In all Member States only low risk material is used in petfood, pharmaceutical and cosmetic products, with the petfood industry constituting an important outlet for animal by-products in F and UK (but pressure-cooked high risk material is also used for petfood in D).

    Luxembourg has no processing nor disposal facilities of its own (waste is sent to Belgium).

    Over half of processed animal protein and fat produced in FIN, F and IRL and a quarter of the material produced in A, B, D, EL, I, L, P and S derive from ruminant animals.

    France produces by far more processed animal protein and fat than any other Member State (see Chart 1 in Annex 1), but data from the industry (EURA(4)) show that in 1999 the production was higher in D than F followed by I, E, DK and NL (see Annex 2).

6. Trade/export of processed animal protein and rendered fat

    Eleven Member States (except A, EL, L and S) send processed animal protein and/or fat to other Member States as trade, for incineration, co-incineration (use as fuel) or petfood.

    FIN, F, D, EL, NL and UK export processed animal protein and/or fat to third countries including Estonia, Russia and Switzerland either for incineration, use in technical products, feeds for fur animals or petfood.

7. Collection, transport and rendering costs

    Costs for the collection and transport of animal by-products intended for disposal vary across the Community, ranging from as low as 20 Euro per tonne in DK to as high as 135 Euro in E (data for NL and P cover collection, transport and rendering all together).

    F, DK and FIN have the lowest rendering costs (50, 75 and 77 Euro, respectively), with EL, E and D showing the highest costs (190, 177 and 168 Euro, respectively) (see Chart 2 in Annex 1).

    Figures from the industry (EFPRA(5)) show that, in 2000, D collected more animal by-products followed by F, I, UK and E (see Annex 3).

8. Storage capacity for rendered products and costs

 All Member States except L are storing processed animal protein and/or fat.

    UK and F had in store by far more processed animal protein (436,000 and 200,000 tonnes, respectively) and fat (215,000 and 30,000 tonnes, respectively), but significant amounts are also stored in IRL, P, NL and DK (see Chart 3 in Annex 1).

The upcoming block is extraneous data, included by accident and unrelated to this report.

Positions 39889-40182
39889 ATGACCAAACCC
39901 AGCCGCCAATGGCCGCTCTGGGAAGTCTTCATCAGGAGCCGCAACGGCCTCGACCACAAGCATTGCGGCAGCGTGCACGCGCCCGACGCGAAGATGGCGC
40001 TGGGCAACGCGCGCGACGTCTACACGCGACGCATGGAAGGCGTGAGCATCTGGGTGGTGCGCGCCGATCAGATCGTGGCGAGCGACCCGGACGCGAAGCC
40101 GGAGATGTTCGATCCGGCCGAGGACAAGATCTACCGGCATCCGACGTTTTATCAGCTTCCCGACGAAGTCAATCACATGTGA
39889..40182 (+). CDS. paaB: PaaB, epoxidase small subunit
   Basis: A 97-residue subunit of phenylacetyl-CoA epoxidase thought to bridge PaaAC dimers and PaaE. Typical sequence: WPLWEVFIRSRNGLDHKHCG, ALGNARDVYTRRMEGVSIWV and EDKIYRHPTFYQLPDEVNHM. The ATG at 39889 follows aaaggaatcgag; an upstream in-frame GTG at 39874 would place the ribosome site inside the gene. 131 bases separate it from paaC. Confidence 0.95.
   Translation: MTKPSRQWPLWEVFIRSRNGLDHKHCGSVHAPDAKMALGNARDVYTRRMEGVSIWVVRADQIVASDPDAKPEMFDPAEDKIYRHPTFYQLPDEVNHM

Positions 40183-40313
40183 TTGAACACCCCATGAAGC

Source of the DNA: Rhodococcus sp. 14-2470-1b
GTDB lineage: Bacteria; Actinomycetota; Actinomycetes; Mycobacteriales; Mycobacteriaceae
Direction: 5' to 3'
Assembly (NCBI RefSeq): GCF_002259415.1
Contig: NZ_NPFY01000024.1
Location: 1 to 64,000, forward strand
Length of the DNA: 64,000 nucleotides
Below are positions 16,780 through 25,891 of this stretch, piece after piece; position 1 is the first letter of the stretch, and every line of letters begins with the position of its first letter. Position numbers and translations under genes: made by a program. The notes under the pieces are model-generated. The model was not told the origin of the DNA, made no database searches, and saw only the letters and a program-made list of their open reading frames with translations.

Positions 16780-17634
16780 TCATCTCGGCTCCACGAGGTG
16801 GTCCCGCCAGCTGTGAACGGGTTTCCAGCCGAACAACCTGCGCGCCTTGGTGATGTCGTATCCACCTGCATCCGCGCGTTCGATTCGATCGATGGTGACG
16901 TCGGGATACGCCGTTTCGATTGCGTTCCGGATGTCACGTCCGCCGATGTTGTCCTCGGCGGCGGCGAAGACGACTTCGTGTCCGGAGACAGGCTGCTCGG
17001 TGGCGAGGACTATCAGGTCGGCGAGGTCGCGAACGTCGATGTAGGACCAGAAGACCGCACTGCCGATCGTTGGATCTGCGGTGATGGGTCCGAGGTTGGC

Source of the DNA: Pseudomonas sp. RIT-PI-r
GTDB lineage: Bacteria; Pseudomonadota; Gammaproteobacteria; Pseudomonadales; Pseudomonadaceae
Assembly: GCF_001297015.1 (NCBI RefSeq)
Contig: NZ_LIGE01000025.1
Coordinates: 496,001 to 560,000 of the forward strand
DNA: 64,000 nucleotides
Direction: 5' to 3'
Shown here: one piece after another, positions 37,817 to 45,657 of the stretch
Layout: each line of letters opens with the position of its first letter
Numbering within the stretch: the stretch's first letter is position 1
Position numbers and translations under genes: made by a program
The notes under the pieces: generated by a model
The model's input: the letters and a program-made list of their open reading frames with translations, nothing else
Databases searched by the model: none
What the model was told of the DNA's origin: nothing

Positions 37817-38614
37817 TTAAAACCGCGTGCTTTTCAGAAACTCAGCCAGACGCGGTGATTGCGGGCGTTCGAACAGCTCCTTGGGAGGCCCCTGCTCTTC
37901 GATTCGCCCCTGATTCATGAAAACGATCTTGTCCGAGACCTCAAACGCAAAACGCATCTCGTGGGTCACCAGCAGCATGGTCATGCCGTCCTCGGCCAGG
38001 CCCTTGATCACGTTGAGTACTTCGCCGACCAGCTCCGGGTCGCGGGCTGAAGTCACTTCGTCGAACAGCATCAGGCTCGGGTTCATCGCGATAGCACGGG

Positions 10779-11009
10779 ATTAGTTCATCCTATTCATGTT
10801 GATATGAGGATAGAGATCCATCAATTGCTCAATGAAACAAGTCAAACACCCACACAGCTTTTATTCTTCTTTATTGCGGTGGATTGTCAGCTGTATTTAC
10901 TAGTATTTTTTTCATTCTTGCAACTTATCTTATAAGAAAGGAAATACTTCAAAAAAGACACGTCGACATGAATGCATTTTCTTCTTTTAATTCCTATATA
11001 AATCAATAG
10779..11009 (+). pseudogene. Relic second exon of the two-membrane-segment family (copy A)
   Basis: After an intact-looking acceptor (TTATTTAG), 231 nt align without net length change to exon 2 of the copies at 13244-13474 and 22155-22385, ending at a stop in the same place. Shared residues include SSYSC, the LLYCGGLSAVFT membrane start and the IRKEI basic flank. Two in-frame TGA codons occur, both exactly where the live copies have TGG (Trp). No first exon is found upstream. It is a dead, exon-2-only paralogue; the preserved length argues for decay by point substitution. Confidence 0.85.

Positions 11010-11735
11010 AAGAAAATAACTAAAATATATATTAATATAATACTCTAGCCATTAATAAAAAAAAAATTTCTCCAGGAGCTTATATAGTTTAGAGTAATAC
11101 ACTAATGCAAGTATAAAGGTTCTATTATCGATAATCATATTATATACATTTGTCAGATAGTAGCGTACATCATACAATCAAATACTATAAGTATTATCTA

The monthly storage cost for one tonne of processed animal protein ranges from as low as about 2 Euro in A, IRL, I and NL to as high as 11 Euro in FIN and D (see Chart 4 in Annex 1).

 F, EL, NL and P indicated a shortage of storage facilities.

9. Incineration, co-incineration and small on-farm incineration

    Direct incineration of raw material is widely practised in the UK and EL. UK has by far more incinerators (about 288 plants) and small on-farm incinerators (about 2500 plants), followed by EL (about 64 incinerators) and P (over 100 small on-farm incinerators).

    Most other Member States render the raw material and then incinerate or co-incinerate the resulting meat and bone meal and/or fat. Co-incineration is mainly practised in A, D, E and F.

    Only D (and B until 1999) receives processed animal protein from other Member States for incineration(6), and the estimate annual amount of material sent for incineration or co-incineration is relatively high in both D and B.

    Data from the industry (EFPRA) show that, in 2000, almost half of the total EU meat and bone meal destined for incineration was recorded in F (see Annex 4).

10. Burial and/or landfill

    FIN, D, EL, IRL, P, E, S and UK practise burial and/or landfill, with landfill costs ranging from 30 to 80 Euro per tonne of material.

11. Biogas

    Used as disposal route by S and A, but mainly in D, with disposal costs ranging from 9 to 83 Euro per tonne of material.

12. Composting and use of processed animal protein as fertilisers